Iona was described by the founder of the contemporary Iona Community as a "thin place" - a place where heaven and earth seemed to be separated only by the finest of tissue papers. Certainly, even before Christianity came to Iona, it was recognised as a sacred place.
Iona's Christian origins begin with the arrival of St Columba - or Colmcille to give him his Celtic name.
He was born into a wealthy - indeed royal - family in Ireland. He followed the tradition of being educated by monks which inspired a love of learning and faith that led him to choose the monastic life himself. Unfortunately, this love of learning led to the dramatic events that led to his exile from his beloved Ireland. He had copied a manuscript belonging to King Finian without permission and the subsequent dispute exploded into a feud during which over 3000 people died. Overcome with remorse, Columba placed himself in a self-imposed exile - determined to save as many souls as had been lost in the battles.
He set out with 12 companions in a coracle. They landed on 2 islands before reaching Iona - but from each, Columba could still see the coast of Ireland. When he arrived on Iona, he climbed to the highest point on the island and, when he realised that he could no longer see his homeland, knew this was where he was to settle.
He established a monastery which quickly became a renowned centre for learning and spirituality. As the community grew,Columba set a maximum of 150 monks in the community. When this was reached, a new group of 13 monks would embark on the "White Martyrdom" -embarking on a journey into the unknown to establish a new community. Eventually, these journeys took them deep into Europe and monastic communities were established in France, Germany and as far south as Italy.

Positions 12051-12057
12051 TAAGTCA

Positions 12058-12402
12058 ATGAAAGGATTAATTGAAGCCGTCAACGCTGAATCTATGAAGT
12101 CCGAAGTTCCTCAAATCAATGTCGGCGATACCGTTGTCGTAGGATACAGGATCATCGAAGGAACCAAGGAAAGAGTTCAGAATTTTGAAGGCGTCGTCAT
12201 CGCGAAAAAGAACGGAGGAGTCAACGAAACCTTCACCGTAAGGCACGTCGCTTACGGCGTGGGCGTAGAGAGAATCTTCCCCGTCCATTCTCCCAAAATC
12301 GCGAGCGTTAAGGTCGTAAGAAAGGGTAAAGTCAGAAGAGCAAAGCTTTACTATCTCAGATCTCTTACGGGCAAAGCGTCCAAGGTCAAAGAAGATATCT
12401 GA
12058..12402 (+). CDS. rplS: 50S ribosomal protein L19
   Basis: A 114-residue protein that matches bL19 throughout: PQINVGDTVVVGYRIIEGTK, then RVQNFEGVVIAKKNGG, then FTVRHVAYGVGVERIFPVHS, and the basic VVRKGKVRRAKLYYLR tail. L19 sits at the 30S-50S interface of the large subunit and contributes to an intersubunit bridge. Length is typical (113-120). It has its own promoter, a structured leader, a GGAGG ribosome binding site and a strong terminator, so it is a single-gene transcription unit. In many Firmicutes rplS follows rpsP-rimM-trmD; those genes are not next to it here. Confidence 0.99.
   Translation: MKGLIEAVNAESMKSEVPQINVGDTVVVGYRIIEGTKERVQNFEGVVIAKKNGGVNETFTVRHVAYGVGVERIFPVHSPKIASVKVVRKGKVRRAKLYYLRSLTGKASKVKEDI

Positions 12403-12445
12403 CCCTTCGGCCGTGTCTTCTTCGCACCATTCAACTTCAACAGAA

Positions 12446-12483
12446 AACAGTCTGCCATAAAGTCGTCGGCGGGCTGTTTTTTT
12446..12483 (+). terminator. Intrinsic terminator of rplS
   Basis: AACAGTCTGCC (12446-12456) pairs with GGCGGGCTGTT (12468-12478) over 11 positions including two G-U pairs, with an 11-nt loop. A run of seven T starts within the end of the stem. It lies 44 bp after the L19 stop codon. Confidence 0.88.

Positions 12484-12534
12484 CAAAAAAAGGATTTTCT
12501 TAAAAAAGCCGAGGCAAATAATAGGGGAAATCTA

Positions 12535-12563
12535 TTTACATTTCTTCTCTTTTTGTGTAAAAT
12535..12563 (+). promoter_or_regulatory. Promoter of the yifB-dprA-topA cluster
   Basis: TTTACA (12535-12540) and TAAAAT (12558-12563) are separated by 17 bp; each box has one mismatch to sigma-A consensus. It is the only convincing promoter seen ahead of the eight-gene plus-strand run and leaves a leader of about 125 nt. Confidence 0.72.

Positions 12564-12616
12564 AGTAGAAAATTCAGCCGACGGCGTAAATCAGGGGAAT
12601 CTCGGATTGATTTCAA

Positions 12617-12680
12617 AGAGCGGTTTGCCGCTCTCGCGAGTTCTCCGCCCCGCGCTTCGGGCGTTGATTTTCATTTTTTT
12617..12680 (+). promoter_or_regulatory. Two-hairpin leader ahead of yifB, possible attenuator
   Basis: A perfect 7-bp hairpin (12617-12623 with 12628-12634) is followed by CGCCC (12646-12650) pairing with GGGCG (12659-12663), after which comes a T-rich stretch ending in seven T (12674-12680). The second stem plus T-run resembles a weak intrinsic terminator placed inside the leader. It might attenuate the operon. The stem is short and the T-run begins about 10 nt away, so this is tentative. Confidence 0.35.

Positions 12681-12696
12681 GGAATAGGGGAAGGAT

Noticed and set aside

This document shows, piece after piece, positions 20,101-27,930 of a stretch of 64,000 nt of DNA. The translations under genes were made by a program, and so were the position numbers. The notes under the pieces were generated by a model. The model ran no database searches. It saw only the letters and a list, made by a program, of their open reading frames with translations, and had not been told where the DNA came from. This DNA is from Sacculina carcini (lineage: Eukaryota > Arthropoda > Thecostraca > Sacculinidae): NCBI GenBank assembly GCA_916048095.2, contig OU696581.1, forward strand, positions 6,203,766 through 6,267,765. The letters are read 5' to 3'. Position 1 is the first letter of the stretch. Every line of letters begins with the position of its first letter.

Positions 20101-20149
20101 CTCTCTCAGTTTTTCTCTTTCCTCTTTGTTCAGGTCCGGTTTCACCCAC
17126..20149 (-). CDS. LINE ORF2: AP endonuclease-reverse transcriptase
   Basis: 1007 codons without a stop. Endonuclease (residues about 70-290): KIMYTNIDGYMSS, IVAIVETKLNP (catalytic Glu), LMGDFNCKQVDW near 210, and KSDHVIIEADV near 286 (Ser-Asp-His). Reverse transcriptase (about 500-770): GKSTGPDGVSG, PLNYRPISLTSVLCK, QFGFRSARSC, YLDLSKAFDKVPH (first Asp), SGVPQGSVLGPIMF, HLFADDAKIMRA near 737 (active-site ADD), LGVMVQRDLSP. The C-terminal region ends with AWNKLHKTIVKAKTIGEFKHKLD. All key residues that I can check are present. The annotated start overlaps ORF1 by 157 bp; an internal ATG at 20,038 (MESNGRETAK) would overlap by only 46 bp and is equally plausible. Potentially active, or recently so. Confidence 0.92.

Columba's own reputation as a spiritual guide and diplomat grew and he too travelled widely - and welcomed many to the island who came in search of advice and guidance.
The island continued as a place of prayer for generations - a Benedictine Abbey - a nunnery - St Oran's chapel - all monuments to the spiritual life sustained there.
However, the buildings fell into disrepair and it fell to a visionary man to begin the work of restoration. This man was George MacLeod who, seeing the desperate plight of the unemployed people of Glasgow, decided to act. His first project was to take a group over to the island of Iona and between church ministers and craftsmen to begin the work of restoring the Abbey as a place of worship and hope.
This was the birth of the modern Iona Community. - a group committed to finding new ways of living the Gospel in the contemporary world.
Columba's name providentially meant the same as the name of Iona - "dove". This is a traditional symbol for the Holy Spirit and the early community were obviously filled to overflowing with the Spirit and Iona established as a haven of peace in a turbulent world.
However, the Celts also used the rather more forthright and unpredictable wild goose as a symbol of the Spirit. This has been adopted as the name of the Worship Resource Group of the Iona Community. They, like the Community in general, are seeking to find ways to bring the Gospel to people who are lost or marginalised.
Although there is a community resident on Iona, the Community itself is based in Govan, Glasgow and, through the work of the Wild Goose Resource Group, reaches out to the wider world. Their music and prayers are drawn from the Scottish folk tradition - but also from the World Church.
1500 years after Columba stood on the top of the hill of the Back Turned to Ireland and decided to make this the centre of his ministry, the spirit of the isle of Iona continues breathes new life and vigour into Christian spirituality.
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